Tariq Ali, MBA MD’15
My grandmother was paralyzed about a decade ago, and my parents brought her into our house and I helped take care of her and really began to value being someone else’s source of support and having that trust that they place in you to take care of them.
Everyone thinks that there’s one standard way to do medicine, but how it’s really taught and what things you can do with it really depends on the philosophy of the institution. Brown has the stereotype of being liberal—if you have an idea that you want to go with and it doesn’t fit within a conformed way that the school thinks you should do it Brown will let you go and run with it. When I told Brown that I’m going to take two years off to go and get my MBA, Brown said, “Go for it. We’ll do anything you need to support it.” That’s something that drew me to Brown—they lived up to that philosophy. They’re really open to letting students pursue any path that they want and to create any path they want.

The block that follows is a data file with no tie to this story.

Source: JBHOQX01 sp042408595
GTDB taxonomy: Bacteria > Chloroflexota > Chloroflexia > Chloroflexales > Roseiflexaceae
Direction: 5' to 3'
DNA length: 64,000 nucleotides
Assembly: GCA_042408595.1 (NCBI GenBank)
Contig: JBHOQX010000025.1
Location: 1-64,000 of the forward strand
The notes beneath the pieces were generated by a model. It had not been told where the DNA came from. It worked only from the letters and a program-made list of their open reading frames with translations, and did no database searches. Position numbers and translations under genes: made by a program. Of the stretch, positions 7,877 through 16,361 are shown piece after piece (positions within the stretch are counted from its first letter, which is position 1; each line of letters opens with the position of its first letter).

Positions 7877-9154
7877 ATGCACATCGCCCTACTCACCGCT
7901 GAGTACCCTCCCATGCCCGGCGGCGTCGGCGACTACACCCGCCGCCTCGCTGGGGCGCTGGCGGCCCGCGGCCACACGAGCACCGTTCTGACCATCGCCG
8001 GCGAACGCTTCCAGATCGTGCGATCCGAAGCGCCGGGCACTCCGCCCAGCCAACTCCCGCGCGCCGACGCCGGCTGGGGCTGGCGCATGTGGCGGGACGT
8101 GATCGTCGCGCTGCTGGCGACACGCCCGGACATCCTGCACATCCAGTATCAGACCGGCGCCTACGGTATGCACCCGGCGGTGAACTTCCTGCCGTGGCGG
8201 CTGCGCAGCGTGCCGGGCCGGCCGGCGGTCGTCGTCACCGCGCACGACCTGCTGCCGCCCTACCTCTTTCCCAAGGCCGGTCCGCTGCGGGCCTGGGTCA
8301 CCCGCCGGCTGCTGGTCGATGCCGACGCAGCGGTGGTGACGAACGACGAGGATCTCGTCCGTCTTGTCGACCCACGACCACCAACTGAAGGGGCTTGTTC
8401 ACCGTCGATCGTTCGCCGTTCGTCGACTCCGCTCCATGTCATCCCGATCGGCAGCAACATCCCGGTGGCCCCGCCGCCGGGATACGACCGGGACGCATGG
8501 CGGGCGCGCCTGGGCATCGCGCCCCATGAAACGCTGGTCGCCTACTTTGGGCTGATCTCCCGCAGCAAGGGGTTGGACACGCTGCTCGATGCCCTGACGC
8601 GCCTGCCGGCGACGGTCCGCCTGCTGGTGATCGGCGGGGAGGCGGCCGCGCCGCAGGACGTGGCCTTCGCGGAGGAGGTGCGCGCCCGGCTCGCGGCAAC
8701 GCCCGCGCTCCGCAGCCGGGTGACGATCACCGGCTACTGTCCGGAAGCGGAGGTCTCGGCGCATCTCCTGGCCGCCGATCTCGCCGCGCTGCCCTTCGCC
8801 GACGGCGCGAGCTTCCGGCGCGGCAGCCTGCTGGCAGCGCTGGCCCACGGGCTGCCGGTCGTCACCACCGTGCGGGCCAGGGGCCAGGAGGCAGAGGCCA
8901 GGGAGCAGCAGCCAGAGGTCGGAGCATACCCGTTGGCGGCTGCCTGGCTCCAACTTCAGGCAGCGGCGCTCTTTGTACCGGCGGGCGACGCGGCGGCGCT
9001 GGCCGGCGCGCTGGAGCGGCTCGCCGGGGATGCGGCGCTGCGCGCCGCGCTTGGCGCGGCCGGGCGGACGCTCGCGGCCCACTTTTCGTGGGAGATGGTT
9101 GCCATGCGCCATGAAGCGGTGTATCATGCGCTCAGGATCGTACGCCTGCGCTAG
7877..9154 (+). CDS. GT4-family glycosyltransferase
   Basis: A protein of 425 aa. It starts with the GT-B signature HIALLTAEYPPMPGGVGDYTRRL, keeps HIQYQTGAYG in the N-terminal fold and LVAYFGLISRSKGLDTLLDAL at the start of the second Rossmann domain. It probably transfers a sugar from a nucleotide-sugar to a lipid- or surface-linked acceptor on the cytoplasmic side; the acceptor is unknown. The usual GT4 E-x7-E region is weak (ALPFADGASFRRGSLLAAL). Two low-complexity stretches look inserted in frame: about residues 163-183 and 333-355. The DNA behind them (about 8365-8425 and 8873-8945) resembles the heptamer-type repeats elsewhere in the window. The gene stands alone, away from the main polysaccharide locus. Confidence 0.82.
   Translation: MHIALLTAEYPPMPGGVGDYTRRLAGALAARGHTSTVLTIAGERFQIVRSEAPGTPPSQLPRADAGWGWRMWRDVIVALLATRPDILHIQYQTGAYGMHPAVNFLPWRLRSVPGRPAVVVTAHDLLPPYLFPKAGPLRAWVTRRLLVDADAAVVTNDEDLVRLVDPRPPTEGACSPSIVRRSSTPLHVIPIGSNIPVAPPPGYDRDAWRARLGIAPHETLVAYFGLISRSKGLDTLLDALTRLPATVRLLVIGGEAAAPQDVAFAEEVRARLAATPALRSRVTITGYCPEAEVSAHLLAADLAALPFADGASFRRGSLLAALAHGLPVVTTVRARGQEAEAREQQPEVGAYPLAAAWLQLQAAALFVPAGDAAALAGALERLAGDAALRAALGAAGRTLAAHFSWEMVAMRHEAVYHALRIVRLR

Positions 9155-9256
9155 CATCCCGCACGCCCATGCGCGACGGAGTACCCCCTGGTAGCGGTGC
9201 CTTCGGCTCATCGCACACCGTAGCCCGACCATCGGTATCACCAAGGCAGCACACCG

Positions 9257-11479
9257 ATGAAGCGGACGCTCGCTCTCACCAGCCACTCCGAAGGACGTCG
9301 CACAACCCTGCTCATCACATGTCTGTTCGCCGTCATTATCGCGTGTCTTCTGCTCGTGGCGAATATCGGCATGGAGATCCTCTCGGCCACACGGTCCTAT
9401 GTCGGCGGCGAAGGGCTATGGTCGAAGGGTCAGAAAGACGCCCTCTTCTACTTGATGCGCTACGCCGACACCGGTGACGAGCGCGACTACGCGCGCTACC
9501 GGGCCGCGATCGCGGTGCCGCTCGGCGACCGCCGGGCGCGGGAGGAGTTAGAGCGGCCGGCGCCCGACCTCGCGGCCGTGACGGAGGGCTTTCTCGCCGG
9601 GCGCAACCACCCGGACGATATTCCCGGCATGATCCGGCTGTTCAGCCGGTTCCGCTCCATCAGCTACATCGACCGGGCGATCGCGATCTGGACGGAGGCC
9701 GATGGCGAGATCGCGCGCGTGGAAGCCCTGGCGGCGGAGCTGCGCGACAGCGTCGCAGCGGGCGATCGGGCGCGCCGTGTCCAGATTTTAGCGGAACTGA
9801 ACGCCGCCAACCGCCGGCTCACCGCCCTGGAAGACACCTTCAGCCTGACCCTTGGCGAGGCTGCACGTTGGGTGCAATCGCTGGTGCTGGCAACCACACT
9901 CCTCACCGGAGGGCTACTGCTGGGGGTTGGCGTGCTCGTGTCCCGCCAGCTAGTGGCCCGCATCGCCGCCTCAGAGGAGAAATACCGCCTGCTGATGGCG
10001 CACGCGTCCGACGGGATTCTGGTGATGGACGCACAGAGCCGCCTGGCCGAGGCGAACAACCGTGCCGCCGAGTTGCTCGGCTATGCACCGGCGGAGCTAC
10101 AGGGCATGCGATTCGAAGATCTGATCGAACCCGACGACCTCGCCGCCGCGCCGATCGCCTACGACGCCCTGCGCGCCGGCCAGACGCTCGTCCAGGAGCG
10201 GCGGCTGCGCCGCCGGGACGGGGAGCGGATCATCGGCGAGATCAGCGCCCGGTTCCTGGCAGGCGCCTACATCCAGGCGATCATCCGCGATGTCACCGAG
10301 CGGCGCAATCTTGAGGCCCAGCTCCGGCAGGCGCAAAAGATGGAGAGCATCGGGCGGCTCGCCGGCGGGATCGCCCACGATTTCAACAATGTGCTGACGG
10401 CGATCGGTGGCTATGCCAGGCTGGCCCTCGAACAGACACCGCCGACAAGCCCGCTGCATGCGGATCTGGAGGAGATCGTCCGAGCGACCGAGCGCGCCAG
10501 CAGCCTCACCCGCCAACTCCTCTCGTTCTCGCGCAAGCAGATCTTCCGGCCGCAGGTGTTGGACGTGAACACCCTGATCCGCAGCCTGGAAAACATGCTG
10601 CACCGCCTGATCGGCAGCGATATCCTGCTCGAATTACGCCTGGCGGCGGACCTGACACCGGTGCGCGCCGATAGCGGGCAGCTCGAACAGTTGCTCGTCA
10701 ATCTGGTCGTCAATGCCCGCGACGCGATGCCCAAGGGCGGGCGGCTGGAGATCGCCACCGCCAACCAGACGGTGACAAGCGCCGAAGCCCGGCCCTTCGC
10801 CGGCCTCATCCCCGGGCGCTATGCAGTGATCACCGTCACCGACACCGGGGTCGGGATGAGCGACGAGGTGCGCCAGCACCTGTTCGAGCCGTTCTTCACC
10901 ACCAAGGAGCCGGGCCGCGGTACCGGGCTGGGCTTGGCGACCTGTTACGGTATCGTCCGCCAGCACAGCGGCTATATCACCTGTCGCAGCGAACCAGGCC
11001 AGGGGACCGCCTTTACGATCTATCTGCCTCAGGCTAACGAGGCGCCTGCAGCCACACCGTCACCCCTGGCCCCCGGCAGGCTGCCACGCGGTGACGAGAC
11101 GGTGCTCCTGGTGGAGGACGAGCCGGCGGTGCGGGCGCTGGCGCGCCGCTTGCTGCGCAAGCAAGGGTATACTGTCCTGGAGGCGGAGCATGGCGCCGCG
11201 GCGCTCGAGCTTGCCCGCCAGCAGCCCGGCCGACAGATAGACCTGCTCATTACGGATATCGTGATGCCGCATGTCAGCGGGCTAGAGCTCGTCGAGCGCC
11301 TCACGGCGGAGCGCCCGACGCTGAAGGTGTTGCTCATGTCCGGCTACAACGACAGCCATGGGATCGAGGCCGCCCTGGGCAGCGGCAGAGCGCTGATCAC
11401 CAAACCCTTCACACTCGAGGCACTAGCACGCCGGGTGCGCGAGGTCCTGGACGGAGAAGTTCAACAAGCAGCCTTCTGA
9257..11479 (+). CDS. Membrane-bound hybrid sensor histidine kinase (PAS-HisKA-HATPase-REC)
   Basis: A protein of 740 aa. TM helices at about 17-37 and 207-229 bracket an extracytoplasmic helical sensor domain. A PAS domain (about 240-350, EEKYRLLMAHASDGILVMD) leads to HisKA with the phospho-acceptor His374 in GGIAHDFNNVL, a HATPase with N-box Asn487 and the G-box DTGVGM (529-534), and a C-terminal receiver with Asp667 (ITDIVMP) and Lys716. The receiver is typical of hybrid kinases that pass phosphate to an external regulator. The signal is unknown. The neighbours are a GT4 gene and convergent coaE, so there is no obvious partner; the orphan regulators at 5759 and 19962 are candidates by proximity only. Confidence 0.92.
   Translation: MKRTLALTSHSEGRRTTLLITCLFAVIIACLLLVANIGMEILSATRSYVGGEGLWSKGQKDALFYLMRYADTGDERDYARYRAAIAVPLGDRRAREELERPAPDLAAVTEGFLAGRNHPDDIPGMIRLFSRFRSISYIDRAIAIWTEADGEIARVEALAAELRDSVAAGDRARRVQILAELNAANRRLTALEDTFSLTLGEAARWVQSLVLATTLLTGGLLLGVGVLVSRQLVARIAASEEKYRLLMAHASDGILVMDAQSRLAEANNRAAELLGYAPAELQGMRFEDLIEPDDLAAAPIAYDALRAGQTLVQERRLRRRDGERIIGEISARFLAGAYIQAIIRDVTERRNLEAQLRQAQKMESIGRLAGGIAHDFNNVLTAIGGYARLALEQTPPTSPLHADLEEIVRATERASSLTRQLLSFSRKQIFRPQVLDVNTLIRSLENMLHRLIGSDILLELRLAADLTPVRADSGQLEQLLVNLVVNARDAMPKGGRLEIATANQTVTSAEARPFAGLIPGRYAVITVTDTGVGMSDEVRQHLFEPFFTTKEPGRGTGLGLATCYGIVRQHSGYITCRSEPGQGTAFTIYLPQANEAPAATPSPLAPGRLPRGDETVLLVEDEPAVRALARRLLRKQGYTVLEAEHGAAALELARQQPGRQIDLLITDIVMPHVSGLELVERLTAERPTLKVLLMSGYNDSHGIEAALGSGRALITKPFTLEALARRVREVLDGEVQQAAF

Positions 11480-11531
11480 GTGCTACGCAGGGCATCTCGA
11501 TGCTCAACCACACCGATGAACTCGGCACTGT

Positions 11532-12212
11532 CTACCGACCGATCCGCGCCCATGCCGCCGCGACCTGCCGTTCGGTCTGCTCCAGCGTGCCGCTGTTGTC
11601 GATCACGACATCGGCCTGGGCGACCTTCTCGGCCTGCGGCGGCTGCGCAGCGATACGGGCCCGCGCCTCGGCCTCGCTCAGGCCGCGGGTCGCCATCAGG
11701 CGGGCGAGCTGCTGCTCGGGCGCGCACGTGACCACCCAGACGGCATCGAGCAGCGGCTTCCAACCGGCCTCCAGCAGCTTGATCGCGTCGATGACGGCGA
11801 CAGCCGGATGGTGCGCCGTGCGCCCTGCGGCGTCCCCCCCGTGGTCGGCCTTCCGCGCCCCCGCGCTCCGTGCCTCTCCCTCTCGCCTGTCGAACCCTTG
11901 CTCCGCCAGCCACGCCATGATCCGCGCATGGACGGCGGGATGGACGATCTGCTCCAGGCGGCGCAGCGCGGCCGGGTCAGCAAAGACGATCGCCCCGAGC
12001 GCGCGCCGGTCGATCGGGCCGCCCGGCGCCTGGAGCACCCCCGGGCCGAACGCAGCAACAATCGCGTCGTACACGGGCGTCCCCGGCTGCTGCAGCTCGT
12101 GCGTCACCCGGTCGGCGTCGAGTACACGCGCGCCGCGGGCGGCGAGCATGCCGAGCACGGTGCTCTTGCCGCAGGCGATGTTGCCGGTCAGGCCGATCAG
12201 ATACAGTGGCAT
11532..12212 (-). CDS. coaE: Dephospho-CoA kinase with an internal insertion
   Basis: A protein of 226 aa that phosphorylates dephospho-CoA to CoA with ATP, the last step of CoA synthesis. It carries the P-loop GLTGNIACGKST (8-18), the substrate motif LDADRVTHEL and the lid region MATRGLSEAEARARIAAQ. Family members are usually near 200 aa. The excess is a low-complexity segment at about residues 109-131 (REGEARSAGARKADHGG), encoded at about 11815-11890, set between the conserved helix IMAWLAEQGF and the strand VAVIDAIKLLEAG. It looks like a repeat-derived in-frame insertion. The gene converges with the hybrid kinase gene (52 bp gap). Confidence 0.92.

Editor’s Note – Correction: The print and online versions of this article erroneously reported that Tariq Ali took his first two years off from medical school to pursue an MBA. Mr. Ali pursued his business degree having completed three years of medical study. The corrected version of the piece appears above.